11. My Dog Skip (2000)

‘My Dog Skip’ holds a special place in my heart, because it was the first English language movie I had watched. It’s a brilliant coming of age drama that focuses on one thing that most movies today opt to neglect, i.e, a companion that stays with you as you age. It doesn’t have a great structured plot and does skip around Tom Sawyer’s work, but when it completely focuses on the relationship between Skip and the boy, there isn’t anything quite like it. Skip is like a memory in the movie, something the boy evidently holds very dear. Set in the 1940s when technology had not infiltrated every corner of civilization, Skip is not just a pet and seems to provide what the boy’s parents or friends couldn’t.

10. Okja (2017)

‘Okja’ frankly irritated me to the extent where it transformed into a catalyst for my hair fall and turned my brain as hot as a slaughterhouse. But then, being an ardent carnivore and a person who dislikes summer blockbusters, I may be pretty unfair in its assessment. Okja concerns itself with Okja, an artificially mutated pig that was created to resolve the worldwide hunger and carbon emission issue. I personally agree with the pros, but the cons include very extensive commercialization by the corrupted owners, and though Okja fails to be conclusive, it does portray the unfaltering love between a girl and her best friend.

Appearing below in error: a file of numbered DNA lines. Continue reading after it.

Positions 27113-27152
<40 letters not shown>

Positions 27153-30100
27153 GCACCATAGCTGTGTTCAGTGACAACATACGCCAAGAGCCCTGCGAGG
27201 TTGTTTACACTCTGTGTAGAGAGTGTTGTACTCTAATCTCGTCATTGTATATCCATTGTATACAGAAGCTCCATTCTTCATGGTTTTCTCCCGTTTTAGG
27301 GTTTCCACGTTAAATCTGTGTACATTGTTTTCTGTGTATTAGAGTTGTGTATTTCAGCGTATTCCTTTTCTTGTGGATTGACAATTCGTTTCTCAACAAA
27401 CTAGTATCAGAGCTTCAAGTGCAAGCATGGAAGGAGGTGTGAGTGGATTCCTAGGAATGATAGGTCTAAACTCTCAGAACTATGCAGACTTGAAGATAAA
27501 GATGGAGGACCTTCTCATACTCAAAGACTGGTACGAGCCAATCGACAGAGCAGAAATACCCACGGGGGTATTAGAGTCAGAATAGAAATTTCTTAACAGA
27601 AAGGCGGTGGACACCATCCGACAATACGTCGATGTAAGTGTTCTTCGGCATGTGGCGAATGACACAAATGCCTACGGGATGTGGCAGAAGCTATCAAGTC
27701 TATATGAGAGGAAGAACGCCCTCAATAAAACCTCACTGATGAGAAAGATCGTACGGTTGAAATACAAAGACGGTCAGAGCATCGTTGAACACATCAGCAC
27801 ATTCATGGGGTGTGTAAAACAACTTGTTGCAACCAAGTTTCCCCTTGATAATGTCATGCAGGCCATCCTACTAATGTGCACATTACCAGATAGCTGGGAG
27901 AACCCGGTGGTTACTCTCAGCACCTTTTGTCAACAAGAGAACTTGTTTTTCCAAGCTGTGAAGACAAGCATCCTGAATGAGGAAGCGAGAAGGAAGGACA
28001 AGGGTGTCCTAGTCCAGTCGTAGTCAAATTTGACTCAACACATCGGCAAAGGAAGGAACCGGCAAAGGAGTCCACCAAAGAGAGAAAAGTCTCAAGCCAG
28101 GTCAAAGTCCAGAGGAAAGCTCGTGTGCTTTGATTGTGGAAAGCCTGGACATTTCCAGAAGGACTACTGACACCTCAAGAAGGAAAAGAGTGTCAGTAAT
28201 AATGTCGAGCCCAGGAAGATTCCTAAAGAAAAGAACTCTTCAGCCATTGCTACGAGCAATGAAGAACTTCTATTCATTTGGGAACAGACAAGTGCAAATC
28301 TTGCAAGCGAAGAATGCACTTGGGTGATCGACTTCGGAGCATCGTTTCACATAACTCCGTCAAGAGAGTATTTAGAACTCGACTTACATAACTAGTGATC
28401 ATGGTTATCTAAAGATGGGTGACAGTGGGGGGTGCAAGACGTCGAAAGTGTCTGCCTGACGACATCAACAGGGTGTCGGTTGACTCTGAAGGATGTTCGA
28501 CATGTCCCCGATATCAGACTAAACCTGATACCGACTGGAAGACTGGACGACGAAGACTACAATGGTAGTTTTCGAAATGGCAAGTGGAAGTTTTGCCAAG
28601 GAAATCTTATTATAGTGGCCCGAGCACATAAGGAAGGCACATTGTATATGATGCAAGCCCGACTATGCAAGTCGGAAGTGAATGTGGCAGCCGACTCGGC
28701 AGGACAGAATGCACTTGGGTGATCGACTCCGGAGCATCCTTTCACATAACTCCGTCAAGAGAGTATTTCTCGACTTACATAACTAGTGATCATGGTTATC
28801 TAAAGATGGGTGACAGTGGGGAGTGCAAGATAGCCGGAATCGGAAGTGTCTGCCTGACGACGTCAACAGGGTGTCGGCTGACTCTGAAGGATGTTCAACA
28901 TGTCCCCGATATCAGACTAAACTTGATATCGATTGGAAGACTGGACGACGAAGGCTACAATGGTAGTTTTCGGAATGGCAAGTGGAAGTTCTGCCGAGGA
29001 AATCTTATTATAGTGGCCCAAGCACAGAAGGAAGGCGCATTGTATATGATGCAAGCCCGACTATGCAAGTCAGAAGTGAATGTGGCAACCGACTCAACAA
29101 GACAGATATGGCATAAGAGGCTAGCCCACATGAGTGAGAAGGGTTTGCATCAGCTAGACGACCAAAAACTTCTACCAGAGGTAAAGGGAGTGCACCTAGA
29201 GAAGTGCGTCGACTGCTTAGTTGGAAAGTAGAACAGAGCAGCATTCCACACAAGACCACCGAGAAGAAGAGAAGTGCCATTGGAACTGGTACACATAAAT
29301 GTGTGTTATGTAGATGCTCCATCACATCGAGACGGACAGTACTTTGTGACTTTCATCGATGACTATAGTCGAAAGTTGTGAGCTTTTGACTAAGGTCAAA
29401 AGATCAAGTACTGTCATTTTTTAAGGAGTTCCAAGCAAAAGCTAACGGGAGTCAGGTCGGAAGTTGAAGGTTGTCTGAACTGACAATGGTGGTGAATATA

9. Seabiscuit (2003)

For people who aren’t aware, ‘Seabiscuit’ was a star in USA during the Great Depression and the years predating WW2 for his unhindered sheer will. He became a racing icon after being a complete ‘underhorse” and considered unfit for the sport. It explores the lives of both the horse and its trainers, and never merges with exaggerated melodrama like many historical epics do and portrays the sentiments with austerity, quite typical of its setting.

8. Marley And Me (2008)